No one wants to deny a family food and shelter, but neither does anyone want to permit a deadly terrorist attack or allow criminals to escape.
Many fintech companies are using an MSB license to offer innovative services, expanding the definition of what it means to be a money service business. For example, in Canada, crypto dealers are regulated as MSBs. But without specific regulatory guidance or laws, the appropriateness of MSB requirements to cover new financial service activities might be questionable. Working with regulators early and often to ensure proper compliance is well-advised to confirm appropriate licensing before offering the service.
Creating an effective MSB compliance program
When combating money laundering and terrorism funding, the international Financial Action Task Force (FATF) takes a risk-based approach for MSBs. That means companies identify and evaluate the potential risks and implement measures to mitigate them.
The risk-based approach is about understanding your MSB’s AML risk and having effective controls to counter those risks. Each MSB operates differently, so there’s no single approach ideally suited for all scenarios. But there are MSB best practices that can help create robust, adaptable and secure compliance programs.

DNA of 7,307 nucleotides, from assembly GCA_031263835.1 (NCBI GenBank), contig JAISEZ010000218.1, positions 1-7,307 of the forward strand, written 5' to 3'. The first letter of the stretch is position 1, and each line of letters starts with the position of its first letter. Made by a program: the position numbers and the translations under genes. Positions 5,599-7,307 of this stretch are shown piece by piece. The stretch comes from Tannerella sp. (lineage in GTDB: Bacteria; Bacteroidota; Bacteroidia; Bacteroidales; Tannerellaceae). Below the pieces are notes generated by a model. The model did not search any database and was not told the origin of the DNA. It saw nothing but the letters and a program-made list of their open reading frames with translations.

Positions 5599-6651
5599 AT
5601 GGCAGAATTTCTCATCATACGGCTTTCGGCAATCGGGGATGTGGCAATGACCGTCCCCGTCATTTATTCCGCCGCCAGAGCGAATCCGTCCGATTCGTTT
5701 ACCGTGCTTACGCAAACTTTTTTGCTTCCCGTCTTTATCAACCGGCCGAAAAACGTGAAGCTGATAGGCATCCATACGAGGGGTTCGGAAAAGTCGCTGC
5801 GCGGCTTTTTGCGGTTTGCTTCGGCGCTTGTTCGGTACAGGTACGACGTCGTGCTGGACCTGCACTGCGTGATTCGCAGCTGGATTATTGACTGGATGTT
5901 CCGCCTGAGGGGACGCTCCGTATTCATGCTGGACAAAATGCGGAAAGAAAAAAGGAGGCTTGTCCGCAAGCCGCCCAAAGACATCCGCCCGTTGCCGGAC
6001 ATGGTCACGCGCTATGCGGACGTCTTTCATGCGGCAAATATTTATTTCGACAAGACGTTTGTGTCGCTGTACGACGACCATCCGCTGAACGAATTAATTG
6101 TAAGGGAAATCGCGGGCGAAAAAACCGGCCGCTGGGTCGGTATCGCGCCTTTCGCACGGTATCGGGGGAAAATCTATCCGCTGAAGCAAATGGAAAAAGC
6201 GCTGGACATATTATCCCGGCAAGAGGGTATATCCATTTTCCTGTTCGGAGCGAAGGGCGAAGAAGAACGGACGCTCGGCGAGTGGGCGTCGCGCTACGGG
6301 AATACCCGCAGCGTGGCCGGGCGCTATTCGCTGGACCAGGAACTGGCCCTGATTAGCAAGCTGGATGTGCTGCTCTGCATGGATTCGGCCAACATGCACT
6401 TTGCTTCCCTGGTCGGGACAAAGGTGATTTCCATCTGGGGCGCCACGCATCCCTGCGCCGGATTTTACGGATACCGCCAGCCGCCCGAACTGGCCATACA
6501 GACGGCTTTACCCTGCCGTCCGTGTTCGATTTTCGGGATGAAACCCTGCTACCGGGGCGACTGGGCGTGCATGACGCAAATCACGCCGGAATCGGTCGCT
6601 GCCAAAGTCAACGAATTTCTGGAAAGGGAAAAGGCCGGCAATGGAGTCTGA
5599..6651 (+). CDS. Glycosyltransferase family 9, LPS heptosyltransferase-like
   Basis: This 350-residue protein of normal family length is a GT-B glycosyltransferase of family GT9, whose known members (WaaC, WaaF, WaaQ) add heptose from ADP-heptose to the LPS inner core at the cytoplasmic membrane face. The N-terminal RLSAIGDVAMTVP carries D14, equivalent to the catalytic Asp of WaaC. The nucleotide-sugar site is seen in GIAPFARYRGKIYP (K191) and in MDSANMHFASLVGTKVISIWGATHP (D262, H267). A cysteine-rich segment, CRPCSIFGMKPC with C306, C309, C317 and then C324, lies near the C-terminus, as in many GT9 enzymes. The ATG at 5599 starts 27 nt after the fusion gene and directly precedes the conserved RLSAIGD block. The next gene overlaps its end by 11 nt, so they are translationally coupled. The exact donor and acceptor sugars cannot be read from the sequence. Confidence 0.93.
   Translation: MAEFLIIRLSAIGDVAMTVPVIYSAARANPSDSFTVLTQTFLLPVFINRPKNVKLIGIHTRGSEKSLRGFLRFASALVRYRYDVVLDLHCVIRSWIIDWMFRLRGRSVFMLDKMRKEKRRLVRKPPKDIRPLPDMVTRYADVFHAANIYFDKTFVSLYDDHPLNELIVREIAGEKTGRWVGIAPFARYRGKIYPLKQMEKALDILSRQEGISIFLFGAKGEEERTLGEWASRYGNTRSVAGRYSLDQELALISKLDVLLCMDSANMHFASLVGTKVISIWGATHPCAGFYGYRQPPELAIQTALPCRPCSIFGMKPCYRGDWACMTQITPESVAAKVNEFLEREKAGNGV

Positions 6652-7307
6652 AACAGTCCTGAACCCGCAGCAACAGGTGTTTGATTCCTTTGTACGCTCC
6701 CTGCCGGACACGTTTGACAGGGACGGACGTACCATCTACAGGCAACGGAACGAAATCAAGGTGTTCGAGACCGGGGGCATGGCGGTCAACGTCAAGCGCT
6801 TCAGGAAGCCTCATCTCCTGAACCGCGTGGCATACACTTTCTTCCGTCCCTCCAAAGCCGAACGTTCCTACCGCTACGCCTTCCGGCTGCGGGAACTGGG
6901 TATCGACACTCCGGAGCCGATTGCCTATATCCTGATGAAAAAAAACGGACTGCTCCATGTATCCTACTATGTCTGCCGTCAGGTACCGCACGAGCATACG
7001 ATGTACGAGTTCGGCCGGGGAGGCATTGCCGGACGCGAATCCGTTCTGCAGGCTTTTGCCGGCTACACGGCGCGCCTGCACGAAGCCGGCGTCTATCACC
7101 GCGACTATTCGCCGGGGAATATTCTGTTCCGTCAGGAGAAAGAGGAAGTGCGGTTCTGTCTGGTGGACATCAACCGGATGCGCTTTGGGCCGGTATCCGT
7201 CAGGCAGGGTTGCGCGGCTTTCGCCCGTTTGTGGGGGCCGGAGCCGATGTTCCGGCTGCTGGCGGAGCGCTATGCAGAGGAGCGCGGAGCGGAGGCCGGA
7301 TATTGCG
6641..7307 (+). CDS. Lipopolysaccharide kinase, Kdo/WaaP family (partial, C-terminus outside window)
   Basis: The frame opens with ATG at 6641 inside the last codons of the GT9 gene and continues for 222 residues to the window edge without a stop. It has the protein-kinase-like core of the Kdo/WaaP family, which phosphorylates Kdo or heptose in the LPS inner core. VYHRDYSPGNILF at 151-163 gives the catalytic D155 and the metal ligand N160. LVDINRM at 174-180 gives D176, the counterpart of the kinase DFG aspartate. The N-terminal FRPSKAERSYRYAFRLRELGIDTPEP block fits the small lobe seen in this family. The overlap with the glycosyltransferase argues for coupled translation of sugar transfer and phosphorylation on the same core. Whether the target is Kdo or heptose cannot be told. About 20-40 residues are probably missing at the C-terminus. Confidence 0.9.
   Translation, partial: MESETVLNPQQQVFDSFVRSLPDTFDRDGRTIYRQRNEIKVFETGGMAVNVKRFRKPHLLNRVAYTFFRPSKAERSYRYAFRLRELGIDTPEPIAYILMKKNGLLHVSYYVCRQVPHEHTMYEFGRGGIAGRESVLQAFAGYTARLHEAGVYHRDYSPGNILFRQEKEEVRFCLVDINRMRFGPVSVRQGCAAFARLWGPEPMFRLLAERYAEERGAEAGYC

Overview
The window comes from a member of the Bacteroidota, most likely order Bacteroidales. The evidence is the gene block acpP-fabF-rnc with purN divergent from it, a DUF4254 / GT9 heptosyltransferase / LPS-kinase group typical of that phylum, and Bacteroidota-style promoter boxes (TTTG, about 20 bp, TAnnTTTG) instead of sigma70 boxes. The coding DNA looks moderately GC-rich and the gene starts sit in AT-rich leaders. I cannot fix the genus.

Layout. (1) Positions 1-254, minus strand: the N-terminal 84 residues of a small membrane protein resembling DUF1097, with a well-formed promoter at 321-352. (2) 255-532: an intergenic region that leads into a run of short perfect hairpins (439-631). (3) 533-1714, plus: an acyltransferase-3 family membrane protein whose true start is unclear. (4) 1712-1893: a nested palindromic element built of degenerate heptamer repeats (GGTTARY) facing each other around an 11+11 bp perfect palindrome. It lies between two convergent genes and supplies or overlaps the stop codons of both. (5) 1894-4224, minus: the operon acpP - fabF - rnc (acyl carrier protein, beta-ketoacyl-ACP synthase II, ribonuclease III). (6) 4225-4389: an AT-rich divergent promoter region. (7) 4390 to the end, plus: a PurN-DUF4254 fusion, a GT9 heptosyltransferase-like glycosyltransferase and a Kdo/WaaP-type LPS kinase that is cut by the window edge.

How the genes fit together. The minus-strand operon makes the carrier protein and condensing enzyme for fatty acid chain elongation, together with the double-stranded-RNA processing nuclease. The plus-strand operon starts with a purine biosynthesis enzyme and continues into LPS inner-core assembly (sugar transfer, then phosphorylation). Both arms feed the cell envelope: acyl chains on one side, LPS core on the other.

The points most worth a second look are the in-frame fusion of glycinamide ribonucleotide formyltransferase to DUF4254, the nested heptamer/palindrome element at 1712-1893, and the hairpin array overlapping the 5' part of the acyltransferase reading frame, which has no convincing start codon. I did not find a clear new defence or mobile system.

Regardless of the activity or jurisdiction, the goals are the same: fighting criminal activity and protecting the public interest while providing a much-needed service. That means MSBs need to be compliant with KYC and AML regulations. Verifying the customer’s identity is crucial to that process. For MSBs, the task is to ensure people and entities involved in transferring and receiving funds are legitimate, verified and nonfraudulent.
This post was originally published on March 14, 2018. It has been updated to reflect the latest industry developments and best practices.